The EU and its member states face the greatest challenges on goals related to climate, biodiversity, and circular economy, as well as in strengthening the convergence in living standards, across countries and regions. In particular, countries need to accelerate progress towards climate change (SDG 13), sustainable consumption and production (SDG 12), protection and conservation of biodiversity (SDGs 14 and 15), and sustainable agriculture and food systems (SDG 2).
Leave No One Behind
Many countries are falling back on “leave no one behind” (LNOB), so the EU’s SDG strategy must place emphasis on strengthening social inclusion for all people living in its territory. Education and innovation capacities must be improved to raise living standards in poorer member states and accelerate the convergence in living standards.
European countries also generate large, negative spillovers that impede other countries’ ability to achieve the SDGs. Such spillovers comprise environmental spillovers (such as greenhouse gas emissions or biodiversity loss embodied in trade), financial and governance spillovers (such as banking secrecy), and security spillovers (such as weapons exports). The EU’s SDG strategy must identify and address negative international spillovers.
Priority I: Internal SDG priorities for the EU and member states.
The new European Commission, working with the European Parliament and the European Council, has the vital role to ensure that EU processes are in place to achieve the SDGs, including under the framework of the European Green Deal. Based on the SDG Index data, we identify three primary EU-wide SDG priorities to be pursued with all member states. Individual countries may need to tackle additional challenges.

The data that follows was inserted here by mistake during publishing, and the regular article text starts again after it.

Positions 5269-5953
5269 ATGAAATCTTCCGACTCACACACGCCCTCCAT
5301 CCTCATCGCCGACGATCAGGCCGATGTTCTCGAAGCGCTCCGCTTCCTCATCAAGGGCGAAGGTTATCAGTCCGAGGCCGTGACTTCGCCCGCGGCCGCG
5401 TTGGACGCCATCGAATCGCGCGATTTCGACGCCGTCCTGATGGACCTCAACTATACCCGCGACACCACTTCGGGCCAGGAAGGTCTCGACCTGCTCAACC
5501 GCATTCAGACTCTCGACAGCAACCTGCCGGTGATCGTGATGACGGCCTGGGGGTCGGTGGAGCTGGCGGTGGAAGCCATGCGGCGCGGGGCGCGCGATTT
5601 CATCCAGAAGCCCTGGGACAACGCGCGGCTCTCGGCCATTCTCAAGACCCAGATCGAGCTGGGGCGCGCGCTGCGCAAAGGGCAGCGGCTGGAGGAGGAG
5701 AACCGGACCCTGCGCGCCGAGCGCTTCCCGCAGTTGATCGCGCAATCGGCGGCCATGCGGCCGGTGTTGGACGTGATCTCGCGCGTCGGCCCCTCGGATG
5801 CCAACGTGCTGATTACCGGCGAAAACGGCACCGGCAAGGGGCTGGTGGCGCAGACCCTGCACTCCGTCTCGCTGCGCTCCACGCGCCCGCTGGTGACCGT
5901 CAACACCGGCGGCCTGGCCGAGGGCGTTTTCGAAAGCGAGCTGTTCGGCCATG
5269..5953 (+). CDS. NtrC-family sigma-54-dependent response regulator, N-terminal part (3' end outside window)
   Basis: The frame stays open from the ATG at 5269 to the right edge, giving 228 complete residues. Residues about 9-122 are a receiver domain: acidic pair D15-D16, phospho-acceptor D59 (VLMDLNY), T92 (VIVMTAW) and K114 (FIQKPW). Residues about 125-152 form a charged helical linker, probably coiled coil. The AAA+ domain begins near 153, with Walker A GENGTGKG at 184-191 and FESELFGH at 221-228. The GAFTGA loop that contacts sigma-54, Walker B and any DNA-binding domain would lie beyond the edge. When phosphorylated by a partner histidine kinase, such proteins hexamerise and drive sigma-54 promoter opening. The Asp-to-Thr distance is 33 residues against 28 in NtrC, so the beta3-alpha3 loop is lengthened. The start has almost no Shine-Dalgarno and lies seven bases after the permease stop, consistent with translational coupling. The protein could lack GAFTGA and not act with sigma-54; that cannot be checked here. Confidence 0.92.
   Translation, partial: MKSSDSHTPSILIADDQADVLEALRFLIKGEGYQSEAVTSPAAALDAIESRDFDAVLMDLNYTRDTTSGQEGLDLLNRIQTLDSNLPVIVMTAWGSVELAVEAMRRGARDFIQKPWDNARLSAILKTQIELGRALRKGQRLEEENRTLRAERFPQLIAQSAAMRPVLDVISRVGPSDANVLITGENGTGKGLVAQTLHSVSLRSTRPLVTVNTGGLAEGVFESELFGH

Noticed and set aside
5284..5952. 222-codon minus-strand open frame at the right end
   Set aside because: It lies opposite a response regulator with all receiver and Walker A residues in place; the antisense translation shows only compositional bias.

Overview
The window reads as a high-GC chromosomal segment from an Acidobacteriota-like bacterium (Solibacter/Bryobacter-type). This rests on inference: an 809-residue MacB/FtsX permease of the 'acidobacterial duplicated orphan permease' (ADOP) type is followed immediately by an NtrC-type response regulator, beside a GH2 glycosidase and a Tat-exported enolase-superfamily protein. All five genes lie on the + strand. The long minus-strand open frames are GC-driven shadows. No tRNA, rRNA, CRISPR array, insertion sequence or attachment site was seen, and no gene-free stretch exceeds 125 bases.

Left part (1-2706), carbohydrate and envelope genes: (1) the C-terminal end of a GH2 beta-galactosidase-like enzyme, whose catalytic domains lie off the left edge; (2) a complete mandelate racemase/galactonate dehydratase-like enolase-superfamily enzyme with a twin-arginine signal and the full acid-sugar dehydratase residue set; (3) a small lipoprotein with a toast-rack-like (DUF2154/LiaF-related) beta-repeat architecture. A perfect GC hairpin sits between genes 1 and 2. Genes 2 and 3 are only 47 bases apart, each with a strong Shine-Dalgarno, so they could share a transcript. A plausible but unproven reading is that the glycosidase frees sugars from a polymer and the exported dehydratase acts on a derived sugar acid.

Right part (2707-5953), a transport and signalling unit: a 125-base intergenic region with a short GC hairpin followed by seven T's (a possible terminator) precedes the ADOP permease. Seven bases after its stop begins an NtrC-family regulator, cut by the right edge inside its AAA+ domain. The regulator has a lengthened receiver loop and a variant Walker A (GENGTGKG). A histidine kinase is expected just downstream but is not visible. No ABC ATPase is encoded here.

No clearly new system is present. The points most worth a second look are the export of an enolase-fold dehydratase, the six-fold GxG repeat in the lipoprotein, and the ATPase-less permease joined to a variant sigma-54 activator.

1. A European Green Deal for Sustainable Energy, Circularity, and Land Use & Food. At the heart of the EU’s strategy to achieve the SDGs, the European Green Deal must include an EU-wide strategy to (i) fully decarbonise the energy system (including transport, building, and industry) by 2050; (ii) to promote the circular economy and achieve greater efficiencies in resource use and far lower waste; and (iii) develop integrated policies to promote sustainable land use and food systems by 2050.
2. A Sustainable Europe Investment Plan. The EU needs to increase investments in sustainable infrastructure, including through greater EU resources. New sources for public revenues should be considered to finance the investment plan, which will require adequate resourcing.
3. Skills and Innovation: EU Education Area and Horizon Europe 2030. Europe needs to increase investments in education, job skills, and innovation, with a focus on STEM education at all levels and R&D for sustainable technologies. Just as China has its Made in China 2025 Initiative and the U.S. has its America AI Initiative, Europe should intensify its R&D efforts.
Priority II: European Diplomacy and Development Cooperation for the SDGs
European Diplomacy for the SDGs: The SDGs represent Europe’s values, so the EU should use them as part of its external action. Indeed, a critical part of Europe’s role in achieving the SDGs includes global leadership through diplomacy and international economic relations. The core areas for the EU’s SDG diplomacy are manifold and include:
1. EU leadership for the SDGs in the international conventions, particularly the climate and biodiversity conventions, where the EU needs to push for climate and biodiversity neutrality by 2050.